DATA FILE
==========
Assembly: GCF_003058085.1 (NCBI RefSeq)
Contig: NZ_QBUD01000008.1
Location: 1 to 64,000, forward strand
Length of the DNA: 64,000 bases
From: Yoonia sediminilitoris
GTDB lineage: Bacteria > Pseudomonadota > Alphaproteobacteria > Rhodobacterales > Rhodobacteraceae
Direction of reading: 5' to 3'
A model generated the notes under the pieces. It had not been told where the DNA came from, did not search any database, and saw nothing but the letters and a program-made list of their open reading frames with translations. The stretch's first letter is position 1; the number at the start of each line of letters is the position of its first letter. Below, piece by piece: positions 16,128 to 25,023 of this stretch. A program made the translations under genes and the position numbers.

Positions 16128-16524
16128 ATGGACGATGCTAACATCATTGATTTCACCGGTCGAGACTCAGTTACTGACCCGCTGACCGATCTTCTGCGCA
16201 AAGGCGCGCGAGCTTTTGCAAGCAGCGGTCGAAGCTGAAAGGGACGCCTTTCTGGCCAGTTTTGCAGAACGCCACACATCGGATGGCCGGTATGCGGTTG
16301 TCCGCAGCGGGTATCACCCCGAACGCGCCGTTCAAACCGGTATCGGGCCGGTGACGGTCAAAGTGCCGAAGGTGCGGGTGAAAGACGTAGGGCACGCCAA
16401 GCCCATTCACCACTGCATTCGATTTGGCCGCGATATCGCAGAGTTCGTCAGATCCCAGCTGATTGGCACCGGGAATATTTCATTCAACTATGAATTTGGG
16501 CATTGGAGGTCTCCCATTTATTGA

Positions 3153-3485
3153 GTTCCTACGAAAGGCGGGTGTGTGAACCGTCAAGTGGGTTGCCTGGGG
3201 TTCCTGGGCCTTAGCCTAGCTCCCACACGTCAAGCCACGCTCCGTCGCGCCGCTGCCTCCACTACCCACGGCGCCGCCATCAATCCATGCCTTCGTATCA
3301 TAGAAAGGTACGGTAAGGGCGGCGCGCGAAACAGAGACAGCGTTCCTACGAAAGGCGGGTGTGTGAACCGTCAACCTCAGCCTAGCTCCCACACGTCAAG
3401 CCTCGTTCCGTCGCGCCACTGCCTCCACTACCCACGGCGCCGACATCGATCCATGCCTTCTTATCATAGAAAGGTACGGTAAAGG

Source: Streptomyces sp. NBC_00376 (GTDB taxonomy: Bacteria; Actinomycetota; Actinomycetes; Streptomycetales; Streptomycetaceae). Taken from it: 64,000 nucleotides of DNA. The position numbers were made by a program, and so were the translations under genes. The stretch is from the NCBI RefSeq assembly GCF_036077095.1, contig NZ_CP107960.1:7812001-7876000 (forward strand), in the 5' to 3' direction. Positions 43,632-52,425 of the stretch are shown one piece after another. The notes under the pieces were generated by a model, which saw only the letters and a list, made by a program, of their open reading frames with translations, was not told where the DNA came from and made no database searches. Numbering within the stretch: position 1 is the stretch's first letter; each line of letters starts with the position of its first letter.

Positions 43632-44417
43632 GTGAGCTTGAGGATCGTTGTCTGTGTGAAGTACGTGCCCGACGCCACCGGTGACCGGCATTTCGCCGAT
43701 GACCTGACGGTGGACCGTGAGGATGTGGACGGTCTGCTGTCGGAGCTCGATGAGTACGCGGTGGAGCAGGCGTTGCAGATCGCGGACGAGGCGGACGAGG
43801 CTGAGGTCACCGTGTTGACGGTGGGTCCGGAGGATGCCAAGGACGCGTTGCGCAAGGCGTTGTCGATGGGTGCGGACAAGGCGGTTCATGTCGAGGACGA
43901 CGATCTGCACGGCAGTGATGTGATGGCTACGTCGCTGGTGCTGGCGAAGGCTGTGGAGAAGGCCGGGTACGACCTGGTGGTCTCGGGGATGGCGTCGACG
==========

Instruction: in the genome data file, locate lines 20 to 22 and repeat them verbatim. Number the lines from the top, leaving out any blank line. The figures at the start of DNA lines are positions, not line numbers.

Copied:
Source: Streptomyces sp. NBC_00376 (GTDB taxonomy: Bacteria; Actinomycetota; Actinomycetes; Streptomycetales; Streptomycetaceae). Taken from it: 64,000 nucleotides of DNA. The position numbers were made by a program, and so were the translations under genes. The stretch is from the NCBI RefSeq assembly GCF_036077095.1, contig NZ_CP107960.1:7812001-7876000 (forward strand), in the 5' to 3' direction. Positions 43,632-52,425 of the stretch are shown one piece after another. The notes under the pieces were generated by a model, which saw only the letters and a list, made by a program, of their open reading frames with translations, was not told where the DNA came from and made no database searches. Numbering within the stretch: position 1 is the stretch's first letter; each line of letters starts with the position of its first letter.

Positions 43632-44417
43632 GTGAGCTTGAGGATCGTTGTCTGTGTGAAGTACGTGCCCGACGCCACCGGTGACCGGCATTTCGCCGAT